Because a large percentage of breathable air in a residential building comes from the crawl space, it is crucial to use a vapor barrier in your encapsulation that meets crawl space code requirements. Air ventilation and moisture control are critical components of keeping a crawl space free from mold, mildew, rot, harmful gasses, insects, and pests.
What is the International Residential Code for Crawl Spaces?
The International Residential Code (IRC) is a set of international standards related to the construction of residential buildings. These guidelines are not necessarily upheld by state governments. So, it is important to know local codes when proceeding.
In the most recent edition of the IRC, published in 2021, crawl space code is defined under section R408, which outlines the code considerations for the space underneath the floor.
The unique climate of the local area often dictates the code criteria for crawl space ventilation and moisture control.
Crawl Space Code Requirements for Ventilated Spaces
It was once thought that crawl spaces needed to be ventilated to keep air moving and to keep moisture out. However, ventilation openings can often serve as an entryway for water, mold, insects and animals. IRC allows for both ventilated and unventilated crawl spaces.
Ventilated crawl spaces require a vent on each wall, with a required square foot of ventilated area for every 500 square feet of the crawl space. These requirements may change if the vents are positioned to provide cross ventilation, or if the ground is covered with a Class I vapor retarder of at least 6 mils.
For vented crawl spaces, the 2021 IRC guidelines added new specifications for under-floor vapor retarders. In certain warm and humid climate zones, IRC requires Class I and II vapor retarders to cover the air-permeable insulation between the floor joists and exposed to the grade.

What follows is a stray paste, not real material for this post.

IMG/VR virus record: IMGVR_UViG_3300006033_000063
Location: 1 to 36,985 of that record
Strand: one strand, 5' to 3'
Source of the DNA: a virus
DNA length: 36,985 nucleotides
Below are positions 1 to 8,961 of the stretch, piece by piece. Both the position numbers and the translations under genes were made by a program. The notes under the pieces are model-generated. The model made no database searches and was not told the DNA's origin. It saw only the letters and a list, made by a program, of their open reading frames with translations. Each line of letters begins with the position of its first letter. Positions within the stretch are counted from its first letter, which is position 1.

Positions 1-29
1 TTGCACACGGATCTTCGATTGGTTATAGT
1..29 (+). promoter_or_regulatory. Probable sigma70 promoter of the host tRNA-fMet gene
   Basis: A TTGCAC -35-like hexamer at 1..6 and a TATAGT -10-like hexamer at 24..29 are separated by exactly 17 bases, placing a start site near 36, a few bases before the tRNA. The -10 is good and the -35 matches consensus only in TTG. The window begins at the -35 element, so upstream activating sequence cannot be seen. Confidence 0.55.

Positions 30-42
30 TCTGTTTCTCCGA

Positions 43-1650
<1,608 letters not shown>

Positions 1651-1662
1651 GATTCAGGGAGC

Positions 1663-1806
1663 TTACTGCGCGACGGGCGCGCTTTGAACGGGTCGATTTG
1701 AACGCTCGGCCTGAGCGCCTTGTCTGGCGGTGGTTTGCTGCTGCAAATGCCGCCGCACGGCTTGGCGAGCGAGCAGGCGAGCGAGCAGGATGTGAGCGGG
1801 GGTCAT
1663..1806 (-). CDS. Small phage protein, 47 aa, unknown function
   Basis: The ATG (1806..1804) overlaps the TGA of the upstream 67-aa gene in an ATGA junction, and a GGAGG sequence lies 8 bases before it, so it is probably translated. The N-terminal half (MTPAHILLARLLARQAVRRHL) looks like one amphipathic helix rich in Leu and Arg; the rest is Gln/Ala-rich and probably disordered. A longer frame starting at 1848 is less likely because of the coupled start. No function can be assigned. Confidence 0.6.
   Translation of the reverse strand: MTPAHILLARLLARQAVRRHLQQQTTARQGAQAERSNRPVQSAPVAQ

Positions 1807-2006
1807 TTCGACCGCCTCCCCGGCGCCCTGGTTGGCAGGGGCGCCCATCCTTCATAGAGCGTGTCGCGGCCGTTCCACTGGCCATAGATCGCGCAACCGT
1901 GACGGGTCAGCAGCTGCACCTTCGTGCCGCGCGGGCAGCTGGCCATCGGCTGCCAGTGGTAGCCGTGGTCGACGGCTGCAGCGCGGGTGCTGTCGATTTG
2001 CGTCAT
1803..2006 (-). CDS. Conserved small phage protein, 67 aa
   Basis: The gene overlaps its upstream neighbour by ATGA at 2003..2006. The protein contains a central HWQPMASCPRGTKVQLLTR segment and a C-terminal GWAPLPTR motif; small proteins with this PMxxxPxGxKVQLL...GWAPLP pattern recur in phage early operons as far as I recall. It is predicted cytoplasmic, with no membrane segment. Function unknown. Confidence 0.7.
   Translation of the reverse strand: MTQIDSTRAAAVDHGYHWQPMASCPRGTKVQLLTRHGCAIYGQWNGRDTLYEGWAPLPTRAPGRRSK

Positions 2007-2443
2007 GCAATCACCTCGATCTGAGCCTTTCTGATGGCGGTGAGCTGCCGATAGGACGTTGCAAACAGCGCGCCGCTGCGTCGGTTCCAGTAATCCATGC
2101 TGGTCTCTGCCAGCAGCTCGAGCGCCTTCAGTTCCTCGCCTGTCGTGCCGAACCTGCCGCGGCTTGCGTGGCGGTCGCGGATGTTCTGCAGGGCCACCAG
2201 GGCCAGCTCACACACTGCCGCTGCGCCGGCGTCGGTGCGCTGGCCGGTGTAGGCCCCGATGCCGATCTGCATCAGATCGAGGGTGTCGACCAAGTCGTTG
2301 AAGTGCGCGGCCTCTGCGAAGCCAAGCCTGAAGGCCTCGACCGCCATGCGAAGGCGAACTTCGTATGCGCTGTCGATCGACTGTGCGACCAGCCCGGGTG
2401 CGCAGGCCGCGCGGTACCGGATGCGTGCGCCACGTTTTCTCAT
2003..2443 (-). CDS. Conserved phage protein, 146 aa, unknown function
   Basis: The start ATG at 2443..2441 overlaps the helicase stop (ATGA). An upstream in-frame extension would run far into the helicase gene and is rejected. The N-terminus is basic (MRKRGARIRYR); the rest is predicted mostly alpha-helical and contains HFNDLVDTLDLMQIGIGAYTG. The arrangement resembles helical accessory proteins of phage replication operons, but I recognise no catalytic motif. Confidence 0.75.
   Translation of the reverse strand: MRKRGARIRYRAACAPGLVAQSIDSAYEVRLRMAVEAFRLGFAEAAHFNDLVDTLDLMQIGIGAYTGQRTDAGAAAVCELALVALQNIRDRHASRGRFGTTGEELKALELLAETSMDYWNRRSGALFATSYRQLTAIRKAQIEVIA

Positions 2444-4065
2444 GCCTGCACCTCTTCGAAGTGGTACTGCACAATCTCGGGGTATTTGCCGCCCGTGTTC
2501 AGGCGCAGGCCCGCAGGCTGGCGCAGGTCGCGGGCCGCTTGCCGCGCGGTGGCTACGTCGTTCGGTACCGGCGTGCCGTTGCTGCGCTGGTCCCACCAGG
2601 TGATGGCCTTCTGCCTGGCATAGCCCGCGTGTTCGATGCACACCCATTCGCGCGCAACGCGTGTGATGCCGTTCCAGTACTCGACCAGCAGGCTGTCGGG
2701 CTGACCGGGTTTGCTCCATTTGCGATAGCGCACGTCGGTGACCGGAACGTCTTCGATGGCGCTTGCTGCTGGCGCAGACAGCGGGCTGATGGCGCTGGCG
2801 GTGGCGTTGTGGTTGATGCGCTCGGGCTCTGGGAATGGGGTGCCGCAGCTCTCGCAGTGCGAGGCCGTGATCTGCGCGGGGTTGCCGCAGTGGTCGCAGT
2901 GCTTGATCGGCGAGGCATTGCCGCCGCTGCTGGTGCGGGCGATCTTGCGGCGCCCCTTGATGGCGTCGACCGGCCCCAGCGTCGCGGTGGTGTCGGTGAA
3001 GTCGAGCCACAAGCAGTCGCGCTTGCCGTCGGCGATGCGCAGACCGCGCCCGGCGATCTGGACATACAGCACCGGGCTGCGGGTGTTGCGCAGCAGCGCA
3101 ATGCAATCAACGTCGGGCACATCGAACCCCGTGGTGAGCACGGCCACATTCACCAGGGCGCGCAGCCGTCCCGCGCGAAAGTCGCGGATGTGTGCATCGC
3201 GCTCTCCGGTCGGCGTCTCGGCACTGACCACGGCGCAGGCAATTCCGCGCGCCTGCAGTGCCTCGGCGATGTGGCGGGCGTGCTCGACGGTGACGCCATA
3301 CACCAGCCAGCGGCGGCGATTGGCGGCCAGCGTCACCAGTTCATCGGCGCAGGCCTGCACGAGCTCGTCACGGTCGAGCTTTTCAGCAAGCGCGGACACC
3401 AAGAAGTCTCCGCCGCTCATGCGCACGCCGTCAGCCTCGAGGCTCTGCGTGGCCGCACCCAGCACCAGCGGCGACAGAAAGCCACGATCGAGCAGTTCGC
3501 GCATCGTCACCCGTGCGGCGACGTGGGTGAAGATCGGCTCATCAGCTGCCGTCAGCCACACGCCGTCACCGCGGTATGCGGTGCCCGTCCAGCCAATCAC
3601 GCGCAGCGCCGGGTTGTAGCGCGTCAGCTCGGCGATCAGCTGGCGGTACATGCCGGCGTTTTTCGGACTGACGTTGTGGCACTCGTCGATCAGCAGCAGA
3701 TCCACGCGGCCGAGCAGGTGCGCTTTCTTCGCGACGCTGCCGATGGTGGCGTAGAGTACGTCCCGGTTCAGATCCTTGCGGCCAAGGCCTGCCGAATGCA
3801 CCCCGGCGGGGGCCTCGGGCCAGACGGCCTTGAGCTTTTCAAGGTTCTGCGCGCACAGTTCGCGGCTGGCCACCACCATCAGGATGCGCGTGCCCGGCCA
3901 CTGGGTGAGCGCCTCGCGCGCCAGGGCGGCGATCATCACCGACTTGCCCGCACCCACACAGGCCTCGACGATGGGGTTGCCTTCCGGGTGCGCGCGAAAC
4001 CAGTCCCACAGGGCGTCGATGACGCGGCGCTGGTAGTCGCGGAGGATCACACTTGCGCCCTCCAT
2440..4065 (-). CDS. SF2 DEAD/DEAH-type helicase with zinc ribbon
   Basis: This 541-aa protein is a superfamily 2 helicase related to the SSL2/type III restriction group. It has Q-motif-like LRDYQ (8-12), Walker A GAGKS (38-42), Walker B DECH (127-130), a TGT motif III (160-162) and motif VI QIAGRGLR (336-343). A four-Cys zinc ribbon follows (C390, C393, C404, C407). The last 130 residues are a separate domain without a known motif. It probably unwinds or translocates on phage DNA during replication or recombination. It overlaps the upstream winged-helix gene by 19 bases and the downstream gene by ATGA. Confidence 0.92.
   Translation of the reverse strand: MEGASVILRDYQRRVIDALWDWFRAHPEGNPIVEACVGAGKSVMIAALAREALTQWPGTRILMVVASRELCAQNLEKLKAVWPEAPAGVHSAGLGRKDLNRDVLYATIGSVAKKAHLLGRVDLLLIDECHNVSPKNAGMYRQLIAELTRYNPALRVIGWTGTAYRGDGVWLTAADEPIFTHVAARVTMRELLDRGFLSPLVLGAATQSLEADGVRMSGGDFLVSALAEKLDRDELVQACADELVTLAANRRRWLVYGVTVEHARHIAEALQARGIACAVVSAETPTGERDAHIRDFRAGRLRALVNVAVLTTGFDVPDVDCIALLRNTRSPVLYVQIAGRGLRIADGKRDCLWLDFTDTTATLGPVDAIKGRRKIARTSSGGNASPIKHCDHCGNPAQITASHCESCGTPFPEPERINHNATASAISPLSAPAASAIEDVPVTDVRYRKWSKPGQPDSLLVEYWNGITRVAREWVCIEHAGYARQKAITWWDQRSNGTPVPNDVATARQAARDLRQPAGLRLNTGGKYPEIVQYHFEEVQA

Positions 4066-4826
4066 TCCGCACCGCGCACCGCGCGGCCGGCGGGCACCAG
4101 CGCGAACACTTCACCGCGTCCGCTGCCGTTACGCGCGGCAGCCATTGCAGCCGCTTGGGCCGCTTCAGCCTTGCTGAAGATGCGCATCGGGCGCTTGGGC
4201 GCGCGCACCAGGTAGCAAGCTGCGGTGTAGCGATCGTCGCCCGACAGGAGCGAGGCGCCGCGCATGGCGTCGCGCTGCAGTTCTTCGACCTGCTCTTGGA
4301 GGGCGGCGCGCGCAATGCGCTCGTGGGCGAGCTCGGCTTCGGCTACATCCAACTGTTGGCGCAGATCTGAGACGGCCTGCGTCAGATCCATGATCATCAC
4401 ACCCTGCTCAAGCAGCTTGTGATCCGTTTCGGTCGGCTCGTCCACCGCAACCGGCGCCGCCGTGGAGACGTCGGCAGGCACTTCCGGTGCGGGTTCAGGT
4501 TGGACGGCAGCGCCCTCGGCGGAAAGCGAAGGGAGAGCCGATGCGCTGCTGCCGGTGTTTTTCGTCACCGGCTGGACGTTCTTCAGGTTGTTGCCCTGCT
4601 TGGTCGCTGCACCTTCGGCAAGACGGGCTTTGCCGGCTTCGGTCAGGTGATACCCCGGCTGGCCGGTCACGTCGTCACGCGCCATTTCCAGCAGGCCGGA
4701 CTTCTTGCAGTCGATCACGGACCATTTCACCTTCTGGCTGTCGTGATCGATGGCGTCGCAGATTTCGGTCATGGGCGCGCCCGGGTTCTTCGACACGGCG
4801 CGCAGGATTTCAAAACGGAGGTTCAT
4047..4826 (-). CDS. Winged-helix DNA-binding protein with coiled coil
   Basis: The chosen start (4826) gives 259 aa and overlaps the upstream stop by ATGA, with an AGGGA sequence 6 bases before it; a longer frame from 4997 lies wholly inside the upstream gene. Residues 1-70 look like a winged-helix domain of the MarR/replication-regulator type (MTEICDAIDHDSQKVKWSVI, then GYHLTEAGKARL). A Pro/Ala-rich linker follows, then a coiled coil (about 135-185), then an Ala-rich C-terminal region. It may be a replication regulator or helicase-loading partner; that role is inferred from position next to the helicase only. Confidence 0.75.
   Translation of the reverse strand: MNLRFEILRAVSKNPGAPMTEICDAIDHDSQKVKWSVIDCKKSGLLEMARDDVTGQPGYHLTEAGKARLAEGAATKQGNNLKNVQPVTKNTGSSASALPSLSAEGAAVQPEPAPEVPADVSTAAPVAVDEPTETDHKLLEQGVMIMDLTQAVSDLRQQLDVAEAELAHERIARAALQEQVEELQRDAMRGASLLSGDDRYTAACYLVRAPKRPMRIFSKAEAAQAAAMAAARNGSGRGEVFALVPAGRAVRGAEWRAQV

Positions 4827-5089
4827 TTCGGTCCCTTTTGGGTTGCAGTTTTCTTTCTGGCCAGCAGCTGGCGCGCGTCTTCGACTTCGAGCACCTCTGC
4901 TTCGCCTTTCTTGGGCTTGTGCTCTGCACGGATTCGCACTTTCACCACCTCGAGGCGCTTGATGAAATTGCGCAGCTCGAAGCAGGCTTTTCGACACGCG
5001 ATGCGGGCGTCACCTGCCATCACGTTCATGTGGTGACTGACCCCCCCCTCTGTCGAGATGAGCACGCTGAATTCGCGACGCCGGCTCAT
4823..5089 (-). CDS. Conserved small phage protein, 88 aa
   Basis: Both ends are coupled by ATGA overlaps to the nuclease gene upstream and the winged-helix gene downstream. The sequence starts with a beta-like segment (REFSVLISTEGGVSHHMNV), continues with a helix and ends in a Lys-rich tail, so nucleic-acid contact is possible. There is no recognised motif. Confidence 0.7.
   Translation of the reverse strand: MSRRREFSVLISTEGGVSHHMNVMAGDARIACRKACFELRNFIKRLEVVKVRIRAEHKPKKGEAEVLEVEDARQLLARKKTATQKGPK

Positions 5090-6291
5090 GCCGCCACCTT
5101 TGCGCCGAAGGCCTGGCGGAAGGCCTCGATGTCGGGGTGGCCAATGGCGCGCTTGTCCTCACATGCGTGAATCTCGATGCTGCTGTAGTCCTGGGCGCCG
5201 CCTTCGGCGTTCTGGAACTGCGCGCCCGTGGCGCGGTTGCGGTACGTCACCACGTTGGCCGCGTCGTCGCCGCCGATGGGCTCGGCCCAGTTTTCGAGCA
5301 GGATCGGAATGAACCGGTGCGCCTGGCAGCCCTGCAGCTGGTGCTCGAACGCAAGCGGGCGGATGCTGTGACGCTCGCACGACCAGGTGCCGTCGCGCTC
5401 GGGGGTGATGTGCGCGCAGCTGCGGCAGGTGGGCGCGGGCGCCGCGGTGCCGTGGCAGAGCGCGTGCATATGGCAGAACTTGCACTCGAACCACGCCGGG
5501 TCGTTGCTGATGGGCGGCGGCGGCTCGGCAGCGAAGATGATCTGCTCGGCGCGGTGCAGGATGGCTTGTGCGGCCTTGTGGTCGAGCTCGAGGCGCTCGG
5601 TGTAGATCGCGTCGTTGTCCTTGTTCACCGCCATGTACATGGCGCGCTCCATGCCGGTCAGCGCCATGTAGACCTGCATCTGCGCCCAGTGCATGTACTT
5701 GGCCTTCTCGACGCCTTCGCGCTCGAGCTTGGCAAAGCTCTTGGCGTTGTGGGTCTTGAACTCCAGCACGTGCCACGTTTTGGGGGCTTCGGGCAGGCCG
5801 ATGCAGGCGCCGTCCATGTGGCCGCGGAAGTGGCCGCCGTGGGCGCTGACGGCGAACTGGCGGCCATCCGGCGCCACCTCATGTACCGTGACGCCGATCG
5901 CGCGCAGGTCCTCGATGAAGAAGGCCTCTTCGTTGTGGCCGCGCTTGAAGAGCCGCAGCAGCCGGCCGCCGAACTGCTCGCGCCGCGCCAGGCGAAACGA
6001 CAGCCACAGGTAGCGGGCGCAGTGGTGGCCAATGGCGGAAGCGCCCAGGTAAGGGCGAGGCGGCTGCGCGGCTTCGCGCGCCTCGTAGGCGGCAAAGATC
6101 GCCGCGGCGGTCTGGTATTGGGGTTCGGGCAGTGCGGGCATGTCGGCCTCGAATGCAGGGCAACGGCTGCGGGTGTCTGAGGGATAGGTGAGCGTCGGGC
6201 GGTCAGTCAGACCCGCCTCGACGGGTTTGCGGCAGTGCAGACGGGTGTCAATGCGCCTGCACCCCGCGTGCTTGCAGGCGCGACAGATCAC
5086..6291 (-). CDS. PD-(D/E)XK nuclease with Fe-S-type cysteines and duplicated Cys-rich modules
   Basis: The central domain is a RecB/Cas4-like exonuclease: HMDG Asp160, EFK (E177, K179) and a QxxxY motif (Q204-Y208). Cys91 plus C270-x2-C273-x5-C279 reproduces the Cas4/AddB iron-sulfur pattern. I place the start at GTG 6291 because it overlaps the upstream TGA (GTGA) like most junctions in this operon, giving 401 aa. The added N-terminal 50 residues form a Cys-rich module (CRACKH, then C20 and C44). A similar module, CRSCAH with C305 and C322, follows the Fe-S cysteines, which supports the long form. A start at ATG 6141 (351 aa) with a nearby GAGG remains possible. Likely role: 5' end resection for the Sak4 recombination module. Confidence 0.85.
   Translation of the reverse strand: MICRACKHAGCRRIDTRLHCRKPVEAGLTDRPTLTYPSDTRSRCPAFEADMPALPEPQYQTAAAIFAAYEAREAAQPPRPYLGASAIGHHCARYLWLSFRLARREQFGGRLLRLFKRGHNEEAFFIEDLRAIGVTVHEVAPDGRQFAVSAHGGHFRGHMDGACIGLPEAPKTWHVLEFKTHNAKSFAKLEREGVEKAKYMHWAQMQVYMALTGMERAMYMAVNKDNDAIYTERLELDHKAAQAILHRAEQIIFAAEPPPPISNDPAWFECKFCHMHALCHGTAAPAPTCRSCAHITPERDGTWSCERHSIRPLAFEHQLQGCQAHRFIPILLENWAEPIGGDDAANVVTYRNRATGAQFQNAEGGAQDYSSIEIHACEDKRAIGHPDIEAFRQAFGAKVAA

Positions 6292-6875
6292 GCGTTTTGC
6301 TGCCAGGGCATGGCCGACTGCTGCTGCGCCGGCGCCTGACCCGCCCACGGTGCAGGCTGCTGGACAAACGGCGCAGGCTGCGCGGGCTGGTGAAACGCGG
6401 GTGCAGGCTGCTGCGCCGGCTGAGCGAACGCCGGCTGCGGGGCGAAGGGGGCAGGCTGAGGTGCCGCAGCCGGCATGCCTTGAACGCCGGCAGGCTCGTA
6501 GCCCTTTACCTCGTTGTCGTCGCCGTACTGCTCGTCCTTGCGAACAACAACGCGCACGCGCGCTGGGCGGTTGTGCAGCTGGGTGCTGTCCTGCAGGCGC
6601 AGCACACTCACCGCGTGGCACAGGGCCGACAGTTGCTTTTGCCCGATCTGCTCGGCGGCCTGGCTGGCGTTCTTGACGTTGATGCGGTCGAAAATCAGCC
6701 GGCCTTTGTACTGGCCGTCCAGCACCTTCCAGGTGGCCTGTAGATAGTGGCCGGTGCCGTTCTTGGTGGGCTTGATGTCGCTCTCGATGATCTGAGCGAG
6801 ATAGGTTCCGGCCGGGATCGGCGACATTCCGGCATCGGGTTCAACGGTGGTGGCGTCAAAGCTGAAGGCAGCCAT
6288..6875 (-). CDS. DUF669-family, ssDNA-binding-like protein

Crawl Space Code Requirements for Unventilated Spaces
Unventilated crawl spaces that are part of the building’s conditioned space are required to be covered with a Class I vapor retarder, and must have some form of ventilation.
A Class I vapor retarder is a low-permeance polyethylene sheeting that prevents moisture without tearing or puncturing. The vapor retarder should cover the ground to prevent moisture and toxic gasses in the ground from damaging the structure of the building. The vapor retarder must be sealed with vapor tape at the overlapping seams, and must extend up the walls of the crawl space at least six inches.
An unvented crawl space additionally requires some type of ventilation to conditioned air. This might be accomplished by giving the crawl space access to the conditioned air inside the house through a vent in the floor.
What is the Best Vapor Retarder for My Crawl Space?
These high-quality products can be used by builders and contractors to meet IRC and local code compliance requirements.
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